Early on in my ride, I had a couple of “oh shit!” moments as I was riding too far over the front wheel and nearly got ejected. Since my personal bike is longer and slacker, I’ve adjusted my riding style to have more of a front wheel bias. With the tighter Stumpjumper, I needed to center myself more. Once I leaned back just a touch, the front wheel and I got along much better.
Specialized has some great tires, but opting to spec the semi-slick Slaughter as a rear is a bit of a head-scratcher. Semi-slicks are great for racers in dry conditions, but it’s too specialized of a tread pattern for the vast majority of riders. Unless you live in the Southwest, you’re probably going to want something with bigger center knobs. The front Butcher tire was much more to my liking with its Minion-esque tread design. Throw one of these on the back too for a winning combination.
The trails were already saturated and sloppy when I began my ride, and about 10 miles in, it started to rain. When I finished the ride, there was enough mud and grass in the drivetrain to resod a front yard. Even so, the derailleur never skipped a beat or made any horrible noises. The brakes were quiet and powerful as well. Specialized’s Command Post performed well, but the 12 micro-adjust positions are overkill. My preference would be for an infinitely-adjustable model.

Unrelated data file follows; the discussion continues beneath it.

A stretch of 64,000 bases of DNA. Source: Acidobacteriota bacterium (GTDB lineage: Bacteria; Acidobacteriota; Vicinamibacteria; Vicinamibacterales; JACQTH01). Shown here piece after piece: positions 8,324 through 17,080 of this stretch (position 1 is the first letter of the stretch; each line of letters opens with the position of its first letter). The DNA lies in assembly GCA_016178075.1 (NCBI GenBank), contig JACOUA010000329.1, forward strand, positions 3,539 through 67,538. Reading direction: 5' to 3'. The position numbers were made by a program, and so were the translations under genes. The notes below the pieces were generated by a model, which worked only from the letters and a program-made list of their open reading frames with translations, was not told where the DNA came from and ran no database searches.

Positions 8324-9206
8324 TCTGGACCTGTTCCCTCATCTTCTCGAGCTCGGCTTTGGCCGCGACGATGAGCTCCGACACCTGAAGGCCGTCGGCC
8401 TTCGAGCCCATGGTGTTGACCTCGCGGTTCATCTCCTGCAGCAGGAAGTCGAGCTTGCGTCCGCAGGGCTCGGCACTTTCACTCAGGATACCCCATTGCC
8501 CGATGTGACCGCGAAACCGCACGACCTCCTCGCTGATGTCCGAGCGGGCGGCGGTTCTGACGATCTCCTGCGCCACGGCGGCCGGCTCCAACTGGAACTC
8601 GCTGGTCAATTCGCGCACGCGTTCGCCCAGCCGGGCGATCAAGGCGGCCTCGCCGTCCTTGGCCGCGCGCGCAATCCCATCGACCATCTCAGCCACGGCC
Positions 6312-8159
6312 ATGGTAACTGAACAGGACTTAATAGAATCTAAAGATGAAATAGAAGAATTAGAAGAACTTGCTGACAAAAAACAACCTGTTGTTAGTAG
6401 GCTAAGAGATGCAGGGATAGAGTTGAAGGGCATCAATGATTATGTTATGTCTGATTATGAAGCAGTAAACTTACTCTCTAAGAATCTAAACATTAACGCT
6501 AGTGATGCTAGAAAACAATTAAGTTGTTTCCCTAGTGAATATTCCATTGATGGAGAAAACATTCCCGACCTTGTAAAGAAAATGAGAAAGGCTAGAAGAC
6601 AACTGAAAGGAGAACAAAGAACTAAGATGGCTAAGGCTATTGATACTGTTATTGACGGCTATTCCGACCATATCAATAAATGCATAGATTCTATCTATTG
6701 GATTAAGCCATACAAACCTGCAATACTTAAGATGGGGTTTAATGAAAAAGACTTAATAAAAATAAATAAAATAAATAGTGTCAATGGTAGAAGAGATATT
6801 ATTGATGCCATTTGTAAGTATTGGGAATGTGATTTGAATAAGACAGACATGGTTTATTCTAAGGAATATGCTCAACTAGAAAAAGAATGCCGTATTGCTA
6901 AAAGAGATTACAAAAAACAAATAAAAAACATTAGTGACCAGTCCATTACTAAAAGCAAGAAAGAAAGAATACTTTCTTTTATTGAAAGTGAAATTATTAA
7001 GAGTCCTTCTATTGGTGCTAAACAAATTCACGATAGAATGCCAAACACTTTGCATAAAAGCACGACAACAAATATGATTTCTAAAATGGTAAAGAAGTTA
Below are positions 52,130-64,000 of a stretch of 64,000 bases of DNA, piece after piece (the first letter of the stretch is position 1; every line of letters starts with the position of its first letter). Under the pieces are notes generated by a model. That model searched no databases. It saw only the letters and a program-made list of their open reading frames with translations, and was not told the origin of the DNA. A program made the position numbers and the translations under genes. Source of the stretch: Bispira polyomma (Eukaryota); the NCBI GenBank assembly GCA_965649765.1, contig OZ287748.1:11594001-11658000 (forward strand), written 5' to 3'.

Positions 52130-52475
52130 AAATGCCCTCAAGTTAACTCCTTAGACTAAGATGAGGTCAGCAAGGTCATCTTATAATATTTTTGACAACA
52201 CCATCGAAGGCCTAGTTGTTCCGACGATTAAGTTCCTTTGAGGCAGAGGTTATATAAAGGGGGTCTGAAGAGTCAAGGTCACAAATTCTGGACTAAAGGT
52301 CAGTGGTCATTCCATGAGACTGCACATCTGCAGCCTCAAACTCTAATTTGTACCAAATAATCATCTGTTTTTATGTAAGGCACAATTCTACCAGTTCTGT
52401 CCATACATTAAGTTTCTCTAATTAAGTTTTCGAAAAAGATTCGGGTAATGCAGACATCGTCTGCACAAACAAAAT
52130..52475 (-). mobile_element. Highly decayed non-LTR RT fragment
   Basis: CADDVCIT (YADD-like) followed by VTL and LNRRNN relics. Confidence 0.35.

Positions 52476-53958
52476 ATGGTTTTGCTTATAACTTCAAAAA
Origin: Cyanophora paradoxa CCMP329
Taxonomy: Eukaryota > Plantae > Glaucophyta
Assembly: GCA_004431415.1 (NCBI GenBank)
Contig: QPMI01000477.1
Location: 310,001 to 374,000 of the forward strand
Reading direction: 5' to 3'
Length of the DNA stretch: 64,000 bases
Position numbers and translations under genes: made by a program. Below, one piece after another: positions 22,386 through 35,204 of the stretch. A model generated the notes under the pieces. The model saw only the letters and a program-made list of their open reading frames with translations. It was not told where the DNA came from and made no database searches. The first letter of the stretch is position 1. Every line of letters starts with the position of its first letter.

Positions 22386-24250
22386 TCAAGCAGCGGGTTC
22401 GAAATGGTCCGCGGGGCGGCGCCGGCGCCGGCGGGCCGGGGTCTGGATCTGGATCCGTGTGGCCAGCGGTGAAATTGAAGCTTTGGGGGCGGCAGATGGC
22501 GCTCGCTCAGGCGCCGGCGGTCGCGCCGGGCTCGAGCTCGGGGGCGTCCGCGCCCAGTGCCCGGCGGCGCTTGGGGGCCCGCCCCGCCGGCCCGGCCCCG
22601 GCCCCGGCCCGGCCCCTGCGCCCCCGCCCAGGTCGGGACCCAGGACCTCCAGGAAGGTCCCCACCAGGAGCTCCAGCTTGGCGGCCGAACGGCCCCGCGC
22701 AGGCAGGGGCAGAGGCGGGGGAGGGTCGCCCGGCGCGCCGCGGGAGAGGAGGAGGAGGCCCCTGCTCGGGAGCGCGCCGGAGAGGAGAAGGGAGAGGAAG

This was just a test ride so take it all with a grain of salt, but I did cover a variety of trail features and conditions over those 25 miles. I found the Specialized Stumpjumper to be an agile and snappy climber. Even with the semi-slick rear tire and wet roots, I was able to motor up the climbs as long as I was seated. While I felt confident on the descents, I can’t help but think what the bike would have been like if I could have used the full travel of the rear shock.
If I were seriously considering purchasing this bike, I would test ride the extra large as well, since my personal preference is for a roomier top tube, no matter how much travel the bike has. In addition, I would tinker further with the shock to make sure I was getting all the travel I was paying for.